The war is over the invaluable resource known as “spice,” the highly addictive powder that can increase life expectancy, provide a heightened sense of awareness, and unlock psychic powers. The conflict between Atreides, the Fremen, and the Harkonnens attracts the attention of the Emperor (Christopher Walken), who arrives with his daughter, Princess Irulan (Florence Pugh) and his own troops as well. Also complicating Paul’s journey is his relationship with Chani (Zendaya), their union not a forgone conclusion as the first film might’ve suggested.

Where Dune meticulously laid the foundation for the setting and its inhabitants, Villeneuve and co-writer Jon Spaihts permit themselves more liberty to play with the sequel. There are no better sequences in the film than the ones featuring the popular sandworms, which come roaring into the narrative in a thrillingly dynamic scene where Paul battles hurricanic winds in order to glide on the back of one. Cutting edge visual technology and sound armed with the ability to make your seat rumble initiate what is sure to be one of the most unforgettable sequences of the year.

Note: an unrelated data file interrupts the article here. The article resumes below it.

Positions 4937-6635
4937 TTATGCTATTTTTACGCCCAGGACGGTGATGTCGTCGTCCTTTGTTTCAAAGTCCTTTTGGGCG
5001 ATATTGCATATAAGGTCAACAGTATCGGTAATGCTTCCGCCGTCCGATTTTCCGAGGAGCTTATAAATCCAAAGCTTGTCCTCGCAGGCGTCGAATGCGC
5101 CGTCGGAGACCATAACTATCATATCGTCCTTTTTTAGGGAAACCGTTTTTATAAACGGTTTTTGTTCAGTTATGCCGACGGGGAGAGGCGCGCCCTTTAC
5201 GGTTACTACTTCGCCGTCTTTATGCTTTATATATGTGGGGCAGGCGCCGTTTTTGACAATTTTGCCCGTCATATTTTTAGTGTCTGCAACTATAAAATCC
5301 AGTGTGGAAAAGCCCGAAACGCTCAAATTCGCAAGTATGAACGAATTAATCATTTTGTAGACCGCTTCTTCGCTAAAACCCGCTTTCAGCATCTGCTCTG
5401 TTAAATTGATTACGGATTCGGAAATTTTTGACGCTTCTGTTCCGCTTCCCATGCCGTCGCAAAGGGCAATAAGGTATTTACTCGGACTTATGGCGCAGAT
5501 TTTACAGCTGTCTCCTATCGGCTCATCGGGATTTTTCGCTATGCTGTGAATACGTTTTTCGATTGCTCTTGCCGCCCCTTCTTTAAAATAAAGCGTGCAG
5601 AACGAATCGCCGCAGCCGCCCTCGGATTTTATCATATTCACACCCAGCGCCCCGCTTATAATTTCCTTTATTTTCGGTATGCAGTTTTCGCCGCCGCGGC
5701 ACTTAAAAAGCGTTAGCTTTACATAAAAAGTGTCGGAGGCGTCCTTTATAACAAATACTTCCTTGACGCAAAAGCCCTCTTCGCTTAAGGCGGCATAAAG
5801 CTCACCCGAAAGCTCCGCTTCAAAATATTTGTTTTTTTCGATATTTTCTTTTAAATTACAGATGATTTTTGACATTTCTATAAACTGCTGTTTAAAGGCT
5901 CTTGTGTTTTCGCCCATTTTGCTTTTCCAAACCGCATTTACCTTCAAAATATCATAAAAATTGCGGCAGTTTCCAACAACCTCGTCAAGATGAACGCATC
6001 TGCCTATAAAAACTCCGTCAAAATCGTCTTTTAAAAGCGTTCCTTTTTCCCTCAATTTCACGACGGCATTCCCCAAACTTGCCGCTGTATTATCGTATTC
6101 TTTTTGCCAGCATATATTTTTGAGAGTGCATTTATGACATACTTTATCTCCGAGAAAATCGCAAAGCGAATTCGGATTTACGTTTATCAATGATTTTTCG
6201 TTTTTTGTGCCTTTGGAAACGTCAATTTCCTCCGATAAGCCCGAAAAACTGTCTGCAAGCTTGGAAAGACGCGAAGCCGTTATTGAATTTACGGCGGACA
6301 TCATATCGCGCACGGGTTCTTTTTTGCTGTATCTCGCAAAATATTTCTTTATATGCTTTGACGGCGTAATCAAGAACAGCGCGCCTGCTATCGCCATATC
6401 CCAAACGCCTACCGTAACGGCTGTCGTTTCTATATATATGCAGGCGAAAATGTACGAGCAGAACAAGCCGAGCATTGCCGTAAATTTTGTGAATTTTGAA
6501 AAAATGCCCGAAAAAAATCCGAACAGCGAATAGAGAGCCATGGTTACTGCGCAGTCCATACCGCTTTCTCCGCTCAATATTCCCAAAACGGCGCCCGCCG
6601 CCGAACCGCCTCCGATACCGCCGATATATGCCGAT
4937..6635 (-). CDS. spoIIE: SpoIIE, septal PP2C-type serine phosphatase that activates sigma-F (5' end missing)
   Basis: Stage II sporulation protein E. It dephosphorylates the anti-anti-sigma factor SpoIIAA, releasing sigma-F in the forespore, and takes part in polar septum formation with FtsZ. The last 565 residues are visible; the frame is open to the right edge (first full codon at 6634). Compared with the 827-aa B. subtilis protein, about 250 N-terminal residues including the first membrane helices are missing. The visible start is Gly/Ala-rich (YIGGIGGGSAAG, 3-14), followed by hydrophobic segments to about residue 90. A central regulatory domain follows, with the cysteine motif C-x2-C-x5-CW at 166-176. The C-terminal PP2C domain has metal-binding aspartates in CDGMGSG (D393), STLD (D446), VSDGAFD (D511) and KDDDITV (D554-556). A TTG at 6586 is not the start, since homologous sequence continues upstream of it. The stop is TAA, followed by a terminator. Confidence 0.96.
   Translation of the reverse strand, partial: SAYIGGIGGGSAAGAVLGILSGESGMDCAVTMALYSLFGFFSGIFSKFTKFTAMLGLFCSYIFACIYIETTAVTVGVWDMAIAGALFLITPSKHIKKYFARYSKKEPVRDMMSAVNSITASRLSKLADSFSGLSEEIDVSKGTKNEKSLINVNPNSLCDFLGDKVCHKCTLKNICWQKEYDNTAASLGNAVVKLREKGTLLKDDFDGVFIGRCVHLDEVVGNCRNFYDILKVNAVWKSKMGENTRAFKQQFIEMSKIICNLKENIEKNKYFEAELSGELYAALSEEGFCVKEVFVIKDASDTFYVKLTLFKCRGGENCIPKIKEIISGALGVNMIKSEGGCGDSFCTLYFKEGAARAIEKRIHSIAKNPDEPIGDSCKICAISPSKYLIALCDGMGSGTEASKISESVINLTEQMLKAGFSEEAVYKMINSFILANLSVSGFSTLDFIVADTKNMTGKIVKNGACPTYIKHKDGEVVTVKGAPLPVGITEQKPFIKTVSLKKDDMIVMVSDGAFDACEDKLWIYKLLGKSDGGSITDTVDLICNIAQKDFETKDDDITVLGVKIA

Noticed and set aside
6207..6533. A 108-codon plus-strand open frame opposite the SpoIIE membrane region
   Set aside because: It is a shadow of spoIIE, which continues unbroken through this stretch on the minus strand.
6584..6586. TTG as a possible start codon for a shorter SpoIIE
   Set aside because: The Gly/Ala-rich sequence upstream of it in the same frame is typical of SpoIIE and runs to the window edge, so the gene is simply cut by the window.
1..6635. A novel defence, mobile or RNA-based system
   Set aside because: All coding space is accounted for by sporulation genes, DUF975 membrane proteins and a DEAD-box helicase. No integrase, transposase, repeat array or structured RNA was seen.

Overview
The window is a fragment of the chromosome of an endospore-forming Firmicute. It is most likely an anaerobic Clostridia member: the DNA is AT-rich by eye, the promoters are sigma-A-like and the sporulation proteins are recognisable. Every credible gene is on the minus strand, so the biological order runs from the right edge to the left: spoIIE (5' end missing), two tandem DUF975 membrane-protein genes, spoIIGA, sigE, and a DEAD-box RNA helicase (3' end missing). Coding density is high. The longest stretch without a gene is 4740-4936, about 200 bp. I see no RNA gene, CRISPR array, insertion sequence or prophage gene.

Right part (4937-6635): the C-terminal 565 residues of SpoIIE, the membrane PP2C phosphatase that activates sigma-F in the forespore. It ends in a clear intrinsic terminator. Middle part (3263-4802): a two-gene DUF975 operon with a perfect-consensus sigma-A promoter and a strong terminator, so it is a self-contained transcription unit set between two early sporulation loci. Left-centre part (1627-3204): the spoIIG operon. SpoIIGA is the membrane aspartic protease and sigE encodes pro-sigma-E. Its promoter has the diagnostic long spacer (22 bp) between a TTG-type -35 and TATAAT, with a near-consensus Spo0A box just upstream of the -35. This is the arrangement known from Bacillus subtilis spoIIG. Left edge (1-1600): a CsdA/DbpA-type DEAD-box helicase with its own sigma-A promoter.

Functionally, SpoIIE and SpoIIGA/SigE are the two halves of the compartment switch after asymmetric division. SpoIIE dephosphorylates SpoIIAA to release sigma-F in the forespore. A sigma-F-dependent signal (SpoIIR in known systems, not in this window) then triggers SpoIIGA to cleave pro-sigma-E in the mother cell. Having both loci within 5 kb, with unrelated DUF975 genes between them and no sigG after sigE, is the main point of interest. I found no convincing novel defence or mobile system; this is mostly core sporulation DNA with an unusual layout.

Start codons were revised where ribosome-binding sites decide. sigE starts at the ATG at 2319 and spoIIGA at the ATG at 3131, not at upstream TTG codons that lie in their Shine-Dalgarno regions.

Comparisons will be made, most notably to The Empire Strikes Back. Dune: Part Two reminded me a lot of Avatar: The Way of Water in how it takes us to a completely different area of its large world. In Cameron’s sequel, we were introduced to the Metkayina reef people, and the significance of water in the world of Pandora. In Villeneuve’s sequel, we learn the ways of the Fremen, and the previously unforeseeable bond between them and Atreides is predicated on desperation and helplessness, emotions deeply embedded in the story.